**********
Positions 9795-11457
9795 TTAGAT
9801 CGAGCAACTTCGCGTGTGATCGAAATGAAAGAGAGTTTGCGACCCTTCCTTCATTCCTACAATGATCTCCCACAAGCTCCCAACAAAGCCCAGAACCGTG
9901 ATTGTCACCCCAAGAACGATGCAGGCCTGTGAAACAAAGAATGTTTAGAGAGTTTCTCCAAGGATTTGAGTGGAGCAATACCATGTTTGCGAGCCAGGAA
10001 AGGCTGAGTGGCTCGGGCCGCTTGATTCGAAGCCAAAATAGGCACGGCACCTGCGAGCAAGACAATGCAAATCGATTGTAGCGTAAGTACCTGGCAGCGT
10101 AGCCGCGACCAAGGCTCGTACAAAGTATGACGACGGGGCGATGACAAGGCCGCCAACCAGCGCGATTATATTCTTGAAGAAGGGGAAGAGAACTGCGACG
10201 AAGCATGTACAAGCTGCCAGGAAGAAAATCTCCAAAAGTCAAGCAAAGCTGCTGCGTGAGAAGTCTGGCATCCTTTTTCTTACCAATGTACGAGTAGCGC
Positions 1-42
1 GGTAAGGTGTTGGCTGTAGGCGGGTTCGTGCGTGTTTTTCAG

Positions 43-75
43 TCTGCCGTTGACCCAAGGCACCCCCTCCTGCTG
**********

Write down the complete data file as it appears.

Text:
Positions 9795-11457
9795 TTAGAT
9801 CGAGCAACTTCGCGTGTGATCGAAATGAAAGAGAGTTTGCGACCCTTCCTTCATTCCTACAATGATCTCCCACAAGCTCCCAACAAAGCCCAGAACCGTG
9901 ATTGTCACCCCAAGAACGATGCAGGCCTGTGAAACAAAGAATGTTTAGAGAGTTTCTCCAAGGATTTGAGTGGAGCAATACCATGTTTGCGAGCCAGGAA
10001 AGGCTGAGTGGCTCGGGCCGCTTGATTCGAAGCCAAAATAGGCACGGCACCTGCGAGCAAGACAATGCAAATCGATTGTAGCGTAAGTACCTGGCAGCGT
10101 AGCCGCGACCAAGGCTCGTACAAAGTATGACGACGGGGCGATGACAAGGCCGCCAACCAGCGCGATTATATTCTTGAAGAAGGGGAAGAGAACTGCGACG
10201 AAGCATGTACAAGCTGCCAGGAAGAAAATCTCCAAAAGTCAAGCAAAGCTGCTGCGTGAGAAGTCTGGCATCCTTTTTCTTACCAATGTACGAGTAGCGC
Positions 1-42
1 GGTAAGGTGTTGGCTGTAGGCGGGTTCGTGCGTGTTTTTCAG

Positions 43-75
43 TCTGCCGTTGACCCAAGGCACCCCCTCCTGCTG